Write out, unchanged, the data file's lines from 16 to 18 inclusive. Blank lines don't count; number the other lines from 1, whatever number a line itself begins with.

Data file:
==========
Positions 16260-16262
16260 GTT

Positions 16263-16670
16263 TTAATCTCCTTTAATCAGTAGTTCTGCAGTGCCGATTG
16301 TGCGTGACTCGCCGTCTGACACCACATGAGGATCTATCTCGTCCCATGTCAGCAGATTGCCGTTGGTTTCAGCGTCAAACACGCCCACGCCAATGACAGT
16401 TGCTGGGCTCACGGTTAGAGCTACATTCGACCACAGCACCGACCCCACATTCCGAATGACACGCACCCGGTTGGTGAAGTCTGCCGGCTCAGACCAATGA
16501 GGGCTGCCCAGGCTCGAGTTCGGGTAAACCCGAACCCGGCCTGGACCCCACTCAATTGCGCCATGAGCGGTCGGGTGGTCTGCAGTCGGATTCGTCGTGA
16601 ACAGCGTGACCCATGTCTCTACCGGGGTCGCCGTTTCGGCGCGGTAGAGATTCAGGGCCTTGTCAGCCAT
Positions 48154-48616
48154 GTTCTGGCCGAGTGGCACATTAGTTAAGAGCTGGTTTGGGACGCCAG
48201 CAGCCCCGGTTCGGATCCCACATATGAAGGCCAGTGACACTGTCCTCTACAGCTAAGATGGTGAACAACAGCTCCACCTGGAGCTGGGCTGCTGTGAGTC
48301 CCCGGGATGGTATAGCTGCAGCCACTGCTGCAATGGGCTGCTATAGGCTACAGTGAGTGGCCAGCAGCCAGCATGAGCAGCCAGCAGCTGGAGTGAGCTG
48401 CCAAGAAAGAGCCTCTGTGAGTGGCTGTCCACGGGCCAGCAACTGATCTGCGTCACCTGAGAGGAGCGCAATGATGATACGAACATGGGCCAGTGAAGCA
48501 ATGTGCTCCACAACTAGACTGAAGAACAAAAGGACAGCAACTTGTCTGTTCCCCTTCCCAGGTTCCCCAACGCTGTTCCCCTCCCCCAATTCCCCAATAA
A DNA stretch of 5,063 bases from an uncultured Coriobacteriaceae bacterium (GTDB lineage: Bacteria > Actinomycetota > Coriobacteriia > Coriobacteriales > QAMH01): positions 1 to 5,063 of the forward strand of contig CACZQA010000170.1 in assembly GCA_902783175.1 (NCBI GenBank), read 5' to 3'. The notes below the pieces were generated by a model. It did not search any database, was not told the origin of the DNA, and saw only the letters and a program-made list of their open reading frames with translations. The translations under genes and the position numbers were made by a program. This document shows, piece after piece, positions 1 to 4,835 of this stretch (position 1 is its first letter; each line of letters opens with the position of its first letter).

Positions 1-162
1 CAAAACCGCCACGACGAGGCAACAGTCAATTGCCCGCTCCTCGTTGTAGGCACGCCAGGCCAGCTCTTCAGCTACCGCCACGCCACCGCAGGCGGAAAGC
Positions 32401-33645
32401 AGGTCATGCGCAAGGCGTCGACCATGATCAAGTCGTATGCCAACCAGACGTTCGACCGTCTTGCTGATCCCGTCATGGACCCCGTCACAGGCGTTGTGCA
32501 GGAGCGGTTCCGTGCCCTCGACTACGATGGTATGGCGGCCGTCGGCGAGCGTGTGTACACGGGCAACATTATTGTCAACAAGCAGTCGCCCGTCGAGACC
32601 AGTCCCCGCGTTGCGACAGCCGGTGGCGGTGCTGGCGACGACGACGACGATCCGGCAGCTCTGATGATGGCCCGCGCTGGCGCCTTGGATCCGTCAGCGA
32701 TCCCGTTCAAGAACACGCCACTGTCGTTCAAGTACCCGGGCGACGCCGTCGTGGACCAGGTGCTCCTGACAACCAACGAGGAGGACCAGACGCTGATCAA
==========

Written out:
Positions 1-162
1 CAAAACCGCCACGACGAGGCAACAGTCAATTGCCCGCTCCTCGTTGTAGGCACGCCAGGCCAGCTCTTCAGCTACCGCCACGCCACCGCAGGCGGAAAGC
Positions 32401-33645